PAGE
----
Just ask Israel: Strategic tech investments benefit national development

As technological developments accelerate across the board, governments must take the lead and create incentives for the private sector to develop those that serve the national interest – or risk falling behind.

State of Israel initiatives to promote development ecosystems in the cybersphere are an example of what government-led development can do for national security and the national economy.

Societies that do not wish to leave their well-being to market forces alone need governments that clearly define national technological requirements and chart the course to achieve these goals.

While governments cannot force companies to research and develop anything, they can certainly encourage them to do so through tax breaks and investments, as the office of the Chief Scientist of Israel for over a decade.

Often, technological development comes in recognition of a requirement, and many of these requirements have their origins in wars. For example, mass rail transport took on a new dimension after trains became essential for moving troops during World War I.

During the Cold War, many defence-related technological developments, such as satellite communications and global positioning systems, later revolutionized the civilian world with the emergence of spin-off technologies.

In the 20th century, the emergence of nuclear energy from the science behind the atomic bomb solved serious energy problems for many advanced countries, especially among states that lacked oil.

It took about forty years to develop advanced unmanned aerial vehicles to provide real-time battlefield intelligence, a process in which Israel played a pioneering role. Today, however, quadcopters deliver packages and monitor traffic.

Yet, despite the plethora of developments, many countries are also seeing technologies emerge that have no obvious good use.

This deluge of unguided technology means governments face dilemmas when planning for times of crisis – times when falling back on domestic tech development can make the difference between weathering a crisis successfully or not.

It was the thinking that guided Israel’s creation of its National Cybersecurity Directorate in 2012 after the government completed a process of defining the kind of technology goals it wanted to achieve.

Unfortunately, this is not a frequent or common pattern in state-level decision-making, especially in the West. While states excel in forming academic institutions and infrastructure, they have not been so successful in deliberately guiding technological development.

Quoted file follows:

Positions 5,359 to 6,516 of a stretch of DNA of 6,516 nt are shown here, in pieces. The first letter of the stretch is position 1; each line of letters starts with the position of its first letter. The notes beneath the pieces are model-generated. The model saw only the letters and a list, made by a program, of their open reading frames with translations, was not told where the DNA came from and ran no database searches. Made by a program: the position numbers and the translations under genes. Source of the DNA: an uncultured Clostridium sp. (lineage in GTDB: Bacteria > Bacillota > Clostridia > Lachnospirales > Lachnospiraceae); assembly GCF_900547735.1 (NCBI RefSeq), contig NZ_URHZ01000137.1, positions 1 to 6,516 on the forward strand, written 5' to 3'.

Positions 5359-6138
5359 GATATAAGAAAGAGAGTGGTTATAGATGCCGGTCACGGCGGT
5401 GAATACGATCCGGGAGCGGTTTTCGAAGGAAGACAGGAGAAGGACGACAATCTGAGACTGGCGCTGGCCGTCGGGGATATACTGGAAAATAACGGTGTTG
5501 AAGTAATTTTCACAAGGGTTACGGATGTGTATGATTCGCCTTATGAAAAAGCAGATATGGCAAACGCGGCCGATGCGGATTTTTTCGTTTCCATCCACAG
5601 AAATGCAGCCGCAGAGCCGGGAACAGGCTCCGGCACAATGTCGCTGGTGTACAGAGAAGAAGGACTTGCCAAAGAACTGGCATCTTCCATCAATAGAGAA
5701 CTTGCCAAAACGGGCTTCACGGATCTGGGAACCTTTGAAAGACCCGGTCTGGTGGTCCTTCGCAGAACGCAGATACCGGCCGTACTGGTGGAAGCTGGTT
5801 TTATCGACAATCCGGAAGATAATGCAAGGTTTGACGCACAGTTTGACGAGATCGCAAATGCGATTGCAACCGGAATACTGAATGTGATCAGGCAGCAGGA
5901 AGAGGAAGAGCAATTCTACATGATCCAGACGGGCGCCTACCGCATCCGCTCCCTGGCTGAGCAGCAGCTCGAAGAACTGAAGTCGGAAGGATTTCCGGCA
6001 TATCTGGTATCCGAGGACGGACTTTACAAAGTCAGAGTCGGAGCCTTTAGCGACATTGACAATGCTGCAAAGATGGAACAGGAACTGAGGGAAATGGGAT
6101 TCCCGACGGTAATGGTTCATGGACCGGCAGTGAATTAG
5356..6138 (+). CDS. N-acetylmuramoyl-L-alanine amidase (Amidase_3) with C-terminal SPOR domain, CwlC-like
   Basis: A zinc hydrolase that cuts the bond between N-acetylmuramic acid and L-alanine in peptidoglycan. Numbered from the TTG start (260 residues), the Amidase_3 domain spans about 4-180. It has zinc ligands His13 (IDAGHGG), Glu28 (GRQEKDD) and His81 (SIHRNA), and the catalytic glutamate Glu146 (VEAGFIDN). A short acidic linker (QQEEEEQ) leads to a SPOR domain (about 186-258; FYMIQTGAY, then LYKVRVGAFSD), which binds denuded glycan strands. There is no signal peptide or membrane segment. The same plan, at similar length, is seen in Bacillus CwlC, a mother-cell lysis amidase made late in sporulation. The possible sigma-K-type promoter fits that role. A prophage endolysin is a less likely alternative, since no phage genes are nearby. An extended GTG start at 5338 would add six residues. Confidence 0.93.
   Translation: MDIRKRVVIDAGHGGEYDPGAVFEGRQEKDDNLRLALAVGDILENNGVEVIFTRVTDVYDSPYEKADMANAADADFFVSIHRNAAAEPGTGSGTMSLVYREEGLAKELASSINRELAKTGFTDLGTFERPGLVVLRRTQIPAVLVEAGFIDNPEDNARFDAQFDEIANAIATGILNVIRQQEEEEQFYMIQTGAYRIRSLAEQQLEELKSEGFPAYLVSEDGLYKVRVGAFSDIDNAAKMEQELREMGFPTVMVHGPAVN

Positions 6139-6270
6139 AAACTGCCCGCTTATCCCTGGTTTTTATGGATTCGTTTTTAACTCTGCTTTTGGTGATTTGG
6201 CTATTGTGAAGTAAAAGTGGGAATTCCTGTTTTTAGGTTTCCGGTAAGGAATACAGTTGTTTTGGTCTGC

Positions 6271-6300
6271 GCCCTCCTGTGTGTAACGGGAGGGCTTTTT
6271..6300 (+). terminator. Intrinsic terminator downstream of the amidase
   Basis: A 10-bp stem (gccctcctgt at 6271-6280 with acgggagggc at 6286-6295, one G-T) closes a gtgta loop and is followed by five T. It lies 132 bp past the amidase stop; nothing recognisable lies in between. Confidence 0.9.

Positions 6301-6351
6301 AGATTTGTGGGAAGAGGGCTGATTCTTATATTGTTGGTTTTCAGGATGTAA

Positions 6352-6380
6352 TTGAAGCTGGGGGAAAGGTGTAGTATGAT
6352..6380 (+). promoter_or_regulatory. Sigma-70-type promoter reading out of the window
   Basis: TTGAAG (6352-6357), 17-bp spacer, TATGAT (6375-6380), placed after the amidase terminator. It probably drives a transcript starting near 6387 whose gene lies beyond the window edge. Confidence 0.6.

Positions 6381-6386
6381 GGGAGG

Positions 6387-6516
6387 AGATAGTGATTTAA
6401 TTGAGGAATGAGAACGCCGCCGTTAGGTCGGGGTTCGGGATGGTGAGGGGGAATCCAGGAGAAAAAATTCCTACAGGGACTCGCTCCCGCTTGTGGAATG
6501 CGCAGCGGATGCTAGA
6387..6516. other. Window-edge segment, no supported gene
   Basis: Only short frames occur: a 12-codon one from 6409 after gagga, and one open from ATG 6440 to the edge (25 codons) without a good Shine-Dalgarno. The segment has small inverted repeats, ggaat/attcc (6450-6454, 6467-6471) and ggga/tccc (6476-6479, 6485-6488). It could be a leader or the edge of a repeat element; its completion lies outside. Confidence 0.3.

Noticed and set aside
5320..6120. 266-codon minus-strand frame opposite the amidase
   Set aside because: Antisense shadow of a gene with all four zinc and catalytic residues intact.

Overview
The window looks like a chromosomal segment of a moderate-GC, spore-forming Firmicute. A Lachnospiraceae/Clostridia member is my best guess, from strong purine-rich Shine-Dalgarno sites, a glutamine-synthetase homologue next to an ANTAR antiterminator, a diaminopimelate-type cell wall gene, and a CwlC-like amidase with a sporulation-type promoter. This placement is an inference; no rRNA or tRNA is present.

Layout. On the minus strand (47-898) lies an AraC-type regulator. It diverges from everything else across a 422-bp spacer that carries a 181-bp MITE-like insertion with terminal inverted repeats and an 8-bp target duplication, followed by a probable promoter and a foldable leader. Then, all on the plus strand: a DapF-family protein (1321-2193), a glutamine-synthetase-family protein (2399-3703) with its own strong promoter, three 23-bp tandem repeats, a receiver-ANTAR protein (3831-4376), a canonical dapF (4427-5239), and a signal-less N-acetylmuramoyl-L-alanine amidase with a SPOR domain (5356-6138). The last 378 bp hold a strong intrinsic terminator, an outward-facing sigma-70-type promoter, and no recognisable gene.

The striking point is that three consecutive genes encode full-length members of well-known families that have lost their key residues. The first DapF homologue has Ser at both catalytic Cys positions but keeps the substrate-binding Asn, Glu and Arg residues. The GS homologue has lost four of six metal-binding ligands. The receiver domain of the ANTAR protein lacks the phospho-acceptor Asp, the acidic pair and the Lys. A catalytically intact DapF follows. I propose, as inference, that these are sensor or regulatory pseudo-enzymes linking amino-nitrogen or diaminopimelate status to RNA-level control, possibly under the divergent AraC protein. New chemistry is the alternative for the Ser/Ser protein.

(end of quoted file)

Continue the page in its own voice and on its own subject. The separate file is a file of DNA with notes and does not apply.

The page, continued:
Israel, which was a barely functional country just seventy years ago, is today a technological hub that rivals the great powers, not least because it has encouraged the development of industries such as cybersecurity.

The same goes for Israel’s domestic defense industries, which really began to flourish after the French arms embargo in 1968; until then, Israel had relied on French weapons systems.

Israel’s lead in agricultural technological development is another example – and with the prospect that food insecurity is a greater threat to global prosperity than war, countries must urgently start developing such technologies. technologies.

The impending climate change and disruption of food supplies created by events such as Russia’s war on Ukraine puts millions of lives at risk. Famine, however, is not the only threat facing vulnerable countries. Droughts are another peril. Developing a national desalination infrastructure provides states with a (albeit costly) shield against such dangers, as Israel learned from its pioneering desalination technology.

These maneuvers force governments to take a strategic view of present and future needs and to position themselves in such a way as to allow technological developments to serve as a defense against major threats, whether they are the result of natural or man-made phenomena.

Such a guiding hand from government also yields significant economic dividends. When Israel created the National Cybersecurity Directorate ten years ago, it only exported hundreds of millions of dollars worth of cybersecurity solutions. Today, these exports exceed ten billion dollars a year, not to mention the billions of investments by international companies in the local cyber-industry. Today, that pace of growth is slowing, but its economic and national achievements remain significant.

Going forward, AI will be a major area for deliberate government-powered development, for any country that wants to be influential and relevant in the 21st century. If such targets are not set, enormous resources will be invested in research and development of projects that may produce negligible tangible results at the national level.

brigadier general Doron Tamir (IDF, ret.) is a publishing house expert at The MirYam Institute. He was a founding member of Israel’s National Cybersecurity Directorate in the Prime Minister’s Office.

Picture: Reuters.

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